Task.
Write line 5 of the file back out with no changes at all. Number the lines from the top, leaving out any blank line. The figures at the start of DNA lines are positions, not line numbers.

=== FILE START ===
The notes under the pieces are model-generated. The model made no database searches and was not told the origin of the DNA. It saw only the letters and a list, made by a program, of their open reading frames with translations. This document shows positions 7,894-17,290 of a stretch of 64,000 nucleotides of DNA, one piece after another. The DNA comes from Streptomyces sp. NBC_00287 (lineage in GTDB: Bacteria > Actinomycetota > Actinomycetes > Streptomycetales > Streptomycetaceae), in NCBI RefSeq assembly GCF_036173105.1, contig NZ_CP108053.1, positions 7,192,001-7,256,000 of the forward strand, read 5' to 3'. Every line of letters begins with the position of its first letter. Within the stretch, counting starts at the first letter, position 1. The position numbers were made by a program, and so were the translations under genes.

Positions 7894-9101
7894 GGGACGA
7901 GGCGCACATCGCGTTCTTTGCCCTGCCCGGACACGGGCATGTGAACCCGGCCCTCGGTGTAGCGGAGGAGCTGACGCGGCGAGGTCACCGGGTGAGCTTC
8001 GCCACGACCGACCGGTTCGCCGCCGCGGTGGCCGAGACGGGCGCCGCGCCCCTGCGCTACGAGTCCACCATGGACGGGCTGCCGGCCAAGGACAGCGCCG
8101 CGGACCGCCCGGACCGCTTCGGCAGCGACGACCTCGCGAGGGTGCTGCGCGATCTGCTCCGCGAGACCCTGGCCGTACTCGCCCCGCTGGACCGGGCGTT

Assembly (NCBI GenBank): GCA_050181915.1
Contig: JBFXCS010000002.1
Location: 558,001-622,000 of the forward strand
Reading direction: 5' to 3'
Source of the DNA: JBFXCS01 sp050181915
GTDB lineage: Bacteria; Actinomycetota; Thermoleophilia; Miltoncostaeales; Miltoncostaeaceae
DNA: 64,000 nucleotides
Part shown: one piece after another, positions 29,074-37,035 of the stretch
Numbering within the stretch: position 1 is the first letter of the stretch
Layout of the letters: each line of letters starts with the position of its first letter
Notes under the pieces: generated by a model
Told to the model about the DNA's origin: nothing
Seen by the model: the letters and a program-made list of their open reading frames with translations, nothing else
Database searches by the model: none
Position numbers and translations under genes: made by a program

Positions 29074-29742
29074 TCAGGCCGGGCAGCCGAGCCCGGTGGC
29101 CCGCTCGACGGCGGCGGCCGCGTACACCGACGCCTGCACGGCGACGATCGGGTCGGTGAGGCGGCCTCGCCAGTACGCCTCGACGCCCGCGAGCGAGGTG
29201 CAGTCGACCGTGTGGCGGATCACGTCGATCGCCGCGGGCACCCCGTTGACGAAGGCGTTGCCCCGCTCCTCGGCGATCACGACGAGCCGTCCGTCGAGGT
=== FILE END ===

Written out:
8001 GCCACGACCGACCGGTTCGCCGCCGCGGTGGCCGAGACGGGCGCCGCGCCCCTGCGCTACGAGTCCACCATGGACGGGCTGCCGGCCAAGGACAGCGCCG